One of the biggest bugbears we come across when designing a website is the need for written copy to fit seamlessly into the design but without taking up too much space. Any online marketing specialist worth their salt will tell you that you need a degree at least of (optimised) copy on all core pages to help your website perform well for both users and search engines, but then how to integrate that need with a design that places importance on imagery and media rather than static content?

In our experience, there are 2 types of website copywriters out there – the slightly verbose ones, and those who go for shortened messages to promote their business. There are pros and cons to both, but we have seen an upturn recently in marketers opting for the shorter messaging style to put across their proposition, as this serves a dual purpose of fitting in better with streamlined and often minimalist website design, and also serves those “on-the-go” users who don’t have time to sit and read long paragraphs of copy.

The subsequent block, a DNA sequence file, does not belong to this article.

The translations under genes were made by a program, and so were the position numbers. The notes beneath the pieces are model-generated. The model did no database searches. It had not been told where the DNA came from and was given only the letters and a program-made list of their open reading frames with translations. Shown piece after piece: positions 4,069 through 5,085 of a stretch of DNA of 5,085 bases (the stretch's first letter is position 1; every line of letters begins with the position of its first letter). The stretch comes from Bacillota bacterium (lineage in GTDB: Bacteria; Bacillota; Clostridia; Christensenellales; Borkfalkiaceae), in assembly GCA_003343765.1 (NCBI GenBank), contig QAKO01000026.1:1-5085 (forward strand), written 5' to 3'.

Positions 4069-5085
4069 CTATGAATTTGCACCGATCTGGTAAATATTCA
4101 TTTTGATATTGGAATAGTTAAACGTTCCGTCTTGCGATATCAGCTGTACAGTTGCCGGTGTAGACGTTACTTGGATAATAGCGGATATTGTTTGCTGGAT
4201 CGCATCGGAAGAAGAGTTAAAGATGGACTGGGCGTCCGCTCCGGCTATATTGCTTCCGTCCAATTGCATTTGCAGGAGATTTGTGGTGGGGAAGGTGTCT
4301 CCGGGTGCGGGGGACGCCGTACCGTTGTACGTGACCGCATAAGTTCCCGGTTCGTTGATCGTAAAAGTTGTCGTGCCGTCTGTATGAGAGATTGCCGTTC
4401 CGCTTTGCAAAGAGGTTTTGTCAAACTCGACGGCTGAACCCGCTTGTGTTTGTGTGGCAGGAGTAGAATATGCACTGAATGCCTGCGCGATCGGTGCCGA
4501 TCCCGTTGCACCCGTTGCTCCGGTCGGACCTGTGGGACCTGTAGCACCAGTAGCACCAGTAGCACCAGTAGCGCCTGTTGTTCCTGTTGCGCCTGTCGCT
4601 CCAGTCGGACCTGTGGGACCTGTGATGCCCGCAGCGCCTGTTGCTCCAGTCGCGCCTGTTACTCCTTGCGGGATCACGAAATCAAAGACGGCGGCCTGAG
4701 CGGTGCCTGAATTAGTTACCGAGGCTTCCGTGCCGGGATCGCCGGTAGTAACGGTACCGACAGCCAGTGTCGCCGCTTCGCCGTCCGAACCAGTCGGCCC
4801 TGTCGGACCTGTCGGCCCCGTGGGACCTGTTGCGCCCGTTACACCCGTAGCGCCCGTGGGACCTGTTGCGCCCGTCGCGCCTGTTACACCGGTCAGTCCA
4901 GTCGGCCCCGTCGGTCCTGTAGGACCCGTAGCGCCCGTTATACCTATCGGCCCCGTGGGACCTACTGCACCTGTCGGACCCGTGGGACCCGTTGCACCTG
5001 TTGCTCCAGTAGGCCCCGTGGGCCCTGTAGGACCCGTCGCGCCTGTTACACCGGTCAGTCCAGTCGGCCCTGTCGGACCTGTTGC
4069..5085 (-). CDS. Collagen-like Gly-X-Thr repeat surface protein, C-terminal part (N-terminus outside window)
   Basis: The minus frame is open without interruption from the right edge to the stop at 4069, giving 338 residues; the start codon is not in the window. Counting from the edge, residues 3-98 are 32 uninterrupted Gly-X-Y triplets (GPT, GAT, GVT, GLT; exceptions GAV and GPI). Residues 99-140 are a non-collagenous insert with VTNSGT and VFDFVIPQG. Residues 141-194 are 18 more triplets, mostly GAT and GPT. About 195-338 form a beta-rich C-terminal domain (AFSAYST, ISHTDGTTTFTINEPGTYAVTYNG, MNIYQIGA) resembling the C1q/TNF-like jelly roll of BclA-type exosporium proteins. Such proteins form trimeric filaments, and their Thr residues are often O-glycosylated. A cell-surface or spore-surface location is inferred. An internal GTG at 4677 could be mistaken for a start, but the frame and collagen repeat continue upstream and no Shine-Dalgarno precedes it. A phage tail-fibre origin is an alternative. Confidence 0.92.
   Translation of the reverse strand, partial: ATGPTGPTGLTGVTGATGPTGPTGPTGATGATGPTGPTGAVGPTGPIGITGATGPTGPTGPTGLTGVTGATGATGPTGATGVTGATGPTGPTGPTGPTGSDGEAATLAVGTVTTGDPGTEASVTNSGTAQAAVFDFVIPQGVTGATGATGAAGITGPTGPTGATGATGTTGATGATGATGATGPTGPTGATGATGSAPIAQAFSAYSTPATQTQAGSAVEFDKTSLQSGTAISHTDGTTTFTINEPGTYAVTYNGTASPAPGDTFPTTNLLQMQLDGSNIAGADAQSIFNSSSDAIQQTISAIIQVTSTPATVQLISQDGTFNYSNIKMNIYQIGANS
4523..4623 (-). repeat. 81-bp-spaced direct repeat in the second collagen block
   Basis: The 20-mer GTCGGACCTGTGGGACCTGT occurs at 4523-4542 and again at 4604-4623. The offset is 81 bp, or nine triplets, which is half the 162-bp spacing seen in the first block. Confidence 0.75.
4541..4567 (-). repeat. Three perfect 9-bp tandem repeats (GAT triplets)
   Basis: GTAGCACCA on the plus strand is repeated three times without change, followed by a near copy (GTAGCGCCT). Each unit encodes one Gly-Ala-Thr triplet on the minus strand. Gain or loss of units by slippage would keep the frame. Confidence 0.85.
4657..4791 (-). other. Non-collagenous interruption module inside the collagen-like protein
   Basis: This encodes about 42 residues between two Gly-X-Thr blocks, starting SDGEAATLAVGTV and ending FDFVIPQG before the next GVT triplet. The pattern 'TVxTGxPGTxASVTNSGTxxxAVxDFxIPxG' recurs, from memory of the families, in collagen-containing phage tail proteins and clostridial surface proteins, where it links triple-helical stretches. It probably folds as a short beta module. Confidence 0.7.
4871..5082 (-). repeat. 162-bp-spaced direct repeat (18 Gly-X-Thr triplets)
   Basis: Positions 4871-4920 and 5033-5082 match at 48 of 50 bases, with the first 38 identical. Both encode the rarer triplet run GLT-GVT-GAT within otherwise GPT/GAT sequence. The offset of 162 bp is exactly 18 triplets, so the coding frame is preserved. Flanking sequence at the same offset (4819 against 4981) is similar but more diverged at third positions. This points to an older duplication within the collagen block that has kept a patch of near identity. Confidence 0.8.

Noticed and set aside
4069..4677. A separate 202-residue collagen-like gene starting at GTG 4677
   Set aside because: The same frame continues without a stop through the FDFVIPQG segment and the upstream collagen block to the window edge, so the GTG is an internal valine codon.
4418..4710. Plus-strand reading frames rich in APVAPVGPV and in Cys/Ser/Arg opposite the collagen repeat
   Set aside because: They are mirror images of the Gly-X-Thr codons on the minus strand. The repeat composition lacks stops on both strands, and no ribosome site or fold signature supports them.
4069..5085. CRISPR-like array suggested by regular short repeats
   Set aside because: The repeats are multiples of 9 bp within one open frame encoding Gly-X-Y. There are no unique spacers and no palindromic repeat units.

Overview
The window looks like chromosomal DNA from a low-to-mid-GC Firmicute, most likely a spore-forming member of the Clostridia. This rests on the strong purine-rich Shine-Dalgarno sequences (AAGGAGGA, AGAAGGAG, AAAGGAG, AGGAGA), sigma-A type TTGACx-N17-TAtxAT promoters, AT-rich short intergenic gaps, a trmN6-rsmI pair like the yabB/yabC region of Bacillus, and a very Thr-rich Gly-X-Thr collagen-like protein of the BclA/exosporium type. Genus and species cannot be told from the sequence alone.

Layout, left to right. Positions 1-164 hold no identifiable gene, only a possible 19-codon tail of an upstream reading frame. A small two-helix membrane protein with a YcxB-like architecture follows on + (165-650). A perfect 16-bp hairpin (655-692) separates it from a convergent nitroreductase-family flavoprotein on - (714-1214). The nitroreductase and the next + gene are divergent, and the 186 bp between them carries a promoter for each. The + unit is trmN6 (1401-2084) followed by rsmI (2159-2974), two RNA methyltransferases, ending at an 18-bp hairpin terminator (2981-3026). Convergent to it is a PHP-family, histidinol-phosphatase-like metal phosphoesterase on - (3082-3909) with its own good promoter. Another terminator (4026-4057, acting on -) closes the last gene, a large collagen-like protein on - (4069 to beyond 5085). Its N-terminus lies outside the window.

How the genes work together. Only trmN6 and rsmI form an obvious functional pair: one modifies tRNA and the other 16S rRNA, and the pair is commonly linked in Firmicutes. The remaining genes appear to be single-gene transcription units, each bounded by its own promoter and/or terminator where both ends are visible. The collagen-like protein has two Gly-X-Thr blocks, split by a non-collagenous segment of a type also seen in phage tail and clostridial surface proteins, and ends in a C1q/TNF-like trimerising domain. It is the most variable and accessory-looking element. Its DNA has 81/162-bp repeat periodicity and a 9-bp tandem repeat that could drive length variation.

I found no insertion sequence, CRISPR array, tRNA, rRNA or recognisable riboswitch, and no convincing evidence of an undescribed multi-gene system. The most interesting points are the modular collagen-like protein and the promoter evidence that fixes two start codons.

With this shift in copy style, we have seen an increase in businesses, particularly those in the B2B sector, choosing to write bold headers and make their 2-3 line paragraphs the centre on their website, with longer copy then relegated to subpages or included on the website as downloadable media such as PDFs or Word documents. This again then works better for users who may want to save a document to read offline later and only need to see the highlights on first view. This in turn has also led to an increase in case studies being featured as these give extra credibility and allow for essential USPs to be highlighted in a different way to readers.

Case Study

Speaking of Case Studies, here’s one of our own website builds that utilises shortened messaging with the longer, necessary detail included as downloadable media.

Vectair Systems

This website utilises a minimalist design in black and white with bold primary colours emphasising the core product range, which then feature in a changing banner.

Scrolling down the page, users then experience a more traditional black on white design with one line header, strapline and 2 paragraphs and an image of the company’s product range, with one of their core USPs – global reach – highlighted underneath.

From here, users can access all subpage using the traditional top menu, and information about their services and products are included in more detail with downloadable tech product sheets available as PDF documents.